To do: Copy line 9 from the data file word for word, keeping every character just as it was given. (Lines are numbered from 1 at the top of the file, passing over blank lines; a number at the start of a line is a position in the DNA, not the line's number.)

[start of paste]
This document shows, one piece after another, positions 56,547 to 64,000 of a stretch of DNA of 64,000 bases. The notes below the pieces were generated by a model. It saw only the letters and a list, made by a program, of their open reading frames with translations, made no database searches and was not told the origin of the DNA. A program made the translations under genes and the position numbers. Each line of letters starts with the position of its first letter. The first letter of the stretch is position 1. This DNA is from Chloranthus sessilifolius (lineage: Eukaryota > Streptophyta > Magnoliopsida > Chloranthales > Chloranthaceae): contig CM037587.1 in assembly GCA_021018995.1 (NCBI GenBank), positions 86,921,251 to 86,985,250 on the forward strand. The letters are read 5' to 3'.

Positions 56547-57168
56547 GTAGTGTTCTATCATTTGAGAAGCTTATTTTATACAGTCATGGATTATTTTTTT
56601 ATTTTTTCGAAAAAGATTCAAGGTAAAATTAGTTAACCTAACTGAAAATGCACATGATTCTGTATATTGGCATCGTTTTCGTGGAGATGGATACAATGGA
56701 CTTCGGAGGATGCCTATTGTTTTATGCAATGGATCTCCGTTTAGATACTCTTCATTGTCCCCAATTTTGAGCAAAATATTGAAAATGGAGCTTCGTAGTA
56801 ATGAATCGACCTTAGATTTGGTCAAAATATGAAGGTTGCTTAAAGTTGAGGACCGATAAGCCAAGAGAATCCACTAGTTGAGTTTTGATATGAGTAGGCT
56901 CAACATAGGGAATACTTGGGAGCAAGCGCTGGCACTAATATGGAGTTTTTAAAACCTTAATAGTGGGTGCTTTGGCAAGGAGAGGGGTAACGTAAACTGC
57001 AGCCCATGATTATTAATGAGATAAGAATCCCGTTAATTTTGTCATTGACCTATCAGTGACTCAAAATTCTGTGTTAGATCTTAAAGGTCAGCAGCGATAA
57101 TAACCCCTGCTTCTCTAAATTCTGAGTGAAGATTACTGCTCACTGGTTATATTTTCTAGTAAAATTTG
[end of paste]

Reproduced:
57101 TAACCCCTGCTTCTCTAAATTCTGAGTGAAGATTACTGCTCACTGGTTATATTTTCTAGTAAAATTTG